Posted by Lucas | May 3, 2013, 7:47 am
        • That could still be true. I’m not saying the bisabolol and BHT are completely responsible. But they do contribute to the final SPF.

          Also, what sunscreens were you referring to specifically with the whole 5%/10% ZnO thing? Because that’s impossible, unless there are other filters that protect against UVA-I rays present.

          Posted by John | May 3, 2013, 5:22 pm
          • Maybe my premise is wrong, but I though that titanium dioxide didn’t offer UVA-I protection, especially at the end of the UVA range (380-400nm), but when I look at that range in the graphs for a sunscreen with 10% zinc oxide and another with 5% zinc oxide and 5% titanium dioxide, the later does better. :\

            Posted by Lucas | May 3, 2013, 5:52 pm
            • No, TiO2 does provide UVA-I protection. It’s just that at the concentrations (<10%) used in most products, it doesn't provide "enough" overall UVA-I protection (340 nm to 400 nm).

              Because ZnO has a more stable UV spectral profile and is more likely used in higher concentrations, it is deemed a better provider of UVA-I protection.

              However, as indicated on Part V of the sunscreen series, at the same concentration:

              TiO2 provides more protection from about 320-350 nm than ZnO;
              TiO2 provides less protection from about 350-380 nm than ZnO;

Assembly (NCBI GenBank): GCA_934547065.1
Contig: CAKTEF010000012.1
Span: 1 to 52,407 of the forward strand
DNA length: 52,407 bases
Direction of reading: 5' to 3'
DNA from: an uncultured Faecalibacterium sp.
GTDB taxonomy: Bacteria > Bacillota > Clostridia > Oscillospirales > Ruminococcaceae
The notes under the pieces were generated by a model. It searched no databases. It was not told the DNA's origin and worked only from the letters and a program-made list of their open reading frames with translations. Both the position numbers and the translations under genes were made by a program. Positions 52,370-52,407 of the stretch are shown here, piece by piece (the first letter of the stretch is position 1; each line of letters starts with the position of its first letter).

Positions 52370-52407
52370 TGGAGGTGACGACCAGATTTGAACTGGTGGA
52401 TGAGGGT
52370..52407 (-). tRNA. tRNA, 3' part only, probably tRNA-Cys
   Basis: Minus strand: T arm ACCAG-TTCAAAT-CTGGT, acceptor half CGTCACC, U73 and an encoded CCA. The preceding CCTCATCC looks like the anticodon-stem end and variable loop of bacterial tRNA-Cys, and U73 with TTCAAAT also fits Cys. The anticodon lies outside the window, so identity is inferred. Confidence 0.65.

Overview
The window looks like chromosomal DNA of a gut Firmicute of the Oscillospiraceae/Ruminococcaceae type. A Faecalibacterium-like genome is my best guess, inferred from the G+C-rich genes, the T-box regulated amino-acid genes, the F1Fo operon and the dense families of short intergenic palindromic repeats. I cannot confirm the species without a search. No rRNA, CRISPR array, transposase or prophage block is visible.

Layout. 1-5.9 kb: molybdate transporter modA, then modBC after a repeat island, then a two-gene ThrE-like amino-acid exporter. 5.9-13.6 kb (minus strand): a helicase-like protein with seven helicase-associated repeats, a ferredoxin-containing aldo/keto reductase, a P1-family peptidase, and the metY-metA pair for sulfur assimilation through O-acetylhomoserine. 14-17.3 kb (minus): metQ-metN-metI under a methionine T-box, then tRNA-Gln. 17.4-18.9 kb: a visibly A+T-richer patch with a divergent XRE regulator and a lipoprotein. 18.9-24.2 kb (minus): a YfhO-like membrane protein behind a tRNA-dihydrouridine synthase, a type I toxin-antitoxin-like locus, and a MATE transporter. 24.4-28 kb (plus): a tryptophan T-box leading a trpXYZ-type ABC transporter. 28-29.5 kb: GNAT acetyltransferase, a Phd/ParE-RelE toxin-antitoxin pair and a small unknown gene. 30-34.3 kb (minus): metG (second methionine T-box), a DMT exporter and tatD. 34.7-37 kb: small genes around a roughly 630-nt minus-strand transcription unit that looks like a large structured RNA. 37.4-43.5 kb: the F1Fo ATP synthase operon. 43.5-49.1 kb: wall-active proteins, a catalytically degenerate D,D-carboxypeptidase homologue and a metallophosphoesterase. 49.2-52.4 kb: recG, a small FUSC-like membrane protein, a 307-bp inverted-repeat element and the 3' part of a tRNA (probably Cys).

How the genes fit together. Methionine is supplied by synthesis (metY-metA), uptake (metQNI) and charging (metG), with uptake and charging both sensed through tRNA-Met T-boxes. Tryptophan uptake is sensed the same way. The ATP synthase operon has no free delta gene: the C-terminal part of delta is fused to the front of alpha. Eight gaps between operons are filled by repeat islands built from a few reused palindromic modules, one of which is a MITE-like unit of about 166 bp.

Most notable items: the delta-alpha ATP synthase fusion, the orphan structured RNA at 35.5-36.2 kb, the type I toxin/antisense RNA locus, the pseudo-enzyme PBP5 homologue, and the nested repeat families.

TiO2 provides similar protection from about 380-400 nm as ZnO.

              Also, this should also help you make more sense why ZnO is considered “better” than TiO2: UVA-I rays should not be treated equally. Because all UVA-I all basically penetrate into the entire dermis, the only difference between shorter and longer UVA-I rays is that the shorter ones are better at generating free radicals because they are more potent. Therefore, it’s a little more important to block the shorter ones than the longer ones. On the other hand however, longer the UVA-I rays are present in normal sunlight at a higher amount than shorter ones. So it can sort of balance things out depending on where you are in terms of altitude, latitude, and exact (and rather complicated) calculations. Because a lot of this is unknown and/or will vary from person to person, when I make general recommendations, I tend to recommend products that contain both ZnO and TiO2, with more ZNO than TiO2. Of course there are exceptions, like with the EltaMD SPF 46 (9% ZnO, 7.5% octinoxate). But I make those product recommendations because they are so cosmetically pleasing, which will encourage people to apply more of it, which is very important.

              Consider checking out the latest comments between another reader (Emy Shin) and myself on this post: http://www.futurederm.com/2013/04/26/how-much-exactly-is-2-0-mgcm2-the-amount-of-sunscreen-necessary-to-achieve-the-labeled-spf-rating/ Perhaps that’ll reveal why I recommend sunscreens that don’t necessarily provide a lot of sun protection.